Tim Bray wrote, “The people who do use Advanced Search are your most fanatical users, the professional librarians, spooks, and private investigators.”(2) As in many situations, segmenting a population makes it harder to see whether the needs of a subgroup are shared by the majority. Current design is based on the idea that there are two separate audiences with distinct needs. The reality is that there are overlapping needs that are limited by the search pattern.
The essential problem of search — too many irrelevant results — has not gone away.
A typical user has to make a choice between doing a search and clicking a link to do a search. In other words, do you want it now, or want to go somewhere else to look? The immediacy of the search text field and the complexity of advanced search means that users will try the text search first.
Perhaps the old framing is wrong. Rather than being a matter of geeks versus normal people, the question should be whether users see a benefit to advanced search on starting. Unfortunately, there is typically no way to use advanced search at the point users realize they need it — when they haven’t found what they were looking for and have too many search results. They have “missed the exit” to advanced search. Users don’t want to lose the investment in their search; they need a way to use additional techniques to work with what they have. A new model of search can help with this problem.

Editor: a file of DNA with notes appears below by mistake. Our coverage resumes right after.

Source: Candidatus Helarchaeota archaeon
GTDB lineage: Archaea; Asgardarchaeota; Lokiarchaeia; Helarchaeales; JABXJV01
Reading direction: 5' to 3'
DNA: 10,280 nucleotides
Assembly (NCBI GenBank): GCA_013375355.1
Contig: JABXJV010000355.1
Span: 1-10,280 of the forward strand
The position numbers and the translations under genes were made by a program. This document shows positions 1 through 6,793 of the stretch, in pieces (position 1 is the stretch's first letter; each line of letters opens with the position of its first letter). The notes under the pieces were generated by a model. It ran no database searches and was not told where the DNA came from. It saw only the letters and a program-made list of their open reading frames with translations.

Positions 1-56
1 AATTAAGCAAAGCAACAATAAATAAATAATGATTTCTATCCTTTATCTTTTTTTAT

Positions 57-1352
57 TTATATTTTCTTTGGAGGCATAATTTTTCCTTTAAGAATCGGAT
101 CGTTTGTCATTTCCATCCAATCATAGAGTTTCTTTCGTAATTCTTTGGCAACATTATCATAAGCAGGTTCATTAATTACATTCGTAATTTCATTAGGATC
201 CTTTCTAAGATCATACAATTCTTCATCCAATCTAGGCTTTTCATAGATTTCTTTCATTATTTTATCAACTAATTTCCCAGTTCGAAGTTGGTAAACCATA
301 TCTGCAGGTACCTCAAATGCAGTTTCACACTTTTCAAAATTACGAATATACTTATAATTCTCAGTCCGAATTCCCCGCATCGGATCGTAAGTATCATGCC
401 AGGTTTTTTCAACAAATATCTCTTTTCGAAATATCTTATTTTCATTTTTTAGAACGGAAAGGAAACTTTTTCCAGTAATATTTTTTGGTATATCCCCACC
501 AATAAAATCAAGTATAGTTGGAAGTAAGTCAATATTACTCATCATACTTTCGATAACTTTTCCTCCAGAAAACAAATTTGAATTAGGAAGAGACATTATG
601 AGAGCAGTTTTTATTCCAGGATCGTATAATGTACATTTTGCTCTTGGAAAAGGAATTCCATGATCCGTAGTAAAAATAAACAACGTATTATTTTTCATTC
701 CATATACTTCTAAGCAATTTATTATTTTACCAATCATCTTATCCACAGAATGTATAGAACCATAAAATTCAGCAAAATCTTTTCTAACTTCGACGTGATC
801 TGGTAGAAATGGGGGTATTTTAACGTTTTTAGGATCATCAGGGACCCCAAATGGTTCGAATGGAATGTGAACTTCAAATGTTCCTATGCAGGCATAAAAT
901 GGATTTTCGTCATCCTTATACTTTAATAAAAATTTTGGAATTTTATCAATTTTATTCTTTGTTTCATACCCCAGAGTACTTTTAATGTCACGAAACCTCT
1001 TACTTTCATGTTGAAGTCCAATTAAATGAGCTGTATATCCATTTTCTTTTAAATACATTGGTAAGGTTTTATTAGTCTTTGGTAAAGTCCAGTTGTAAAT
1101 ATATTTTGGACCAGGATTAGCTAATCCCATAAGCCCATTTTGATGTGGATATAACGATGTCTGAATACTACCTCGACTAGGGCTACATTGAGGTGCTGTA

Other approaches to search
Let’s take a quick look at other search innovations from the last decade. Web data has matured and become more structured. Taxonomies and tagging are now common. There are new opportunities to deal with search results overload by filtering, as long as it is clear and easy for the audience. Despite the truism that users will not go past the first page of search results, they will use obvious tools to refine their searches.
Searching by defined parameters is natural in some circumstances (for example, airline ticket searching) but the majority of sites are not sufficiently data-driven to have an interface designed around the data.
Fig. 3: travelocity.com Flight searches, in a sense, only use advanced search.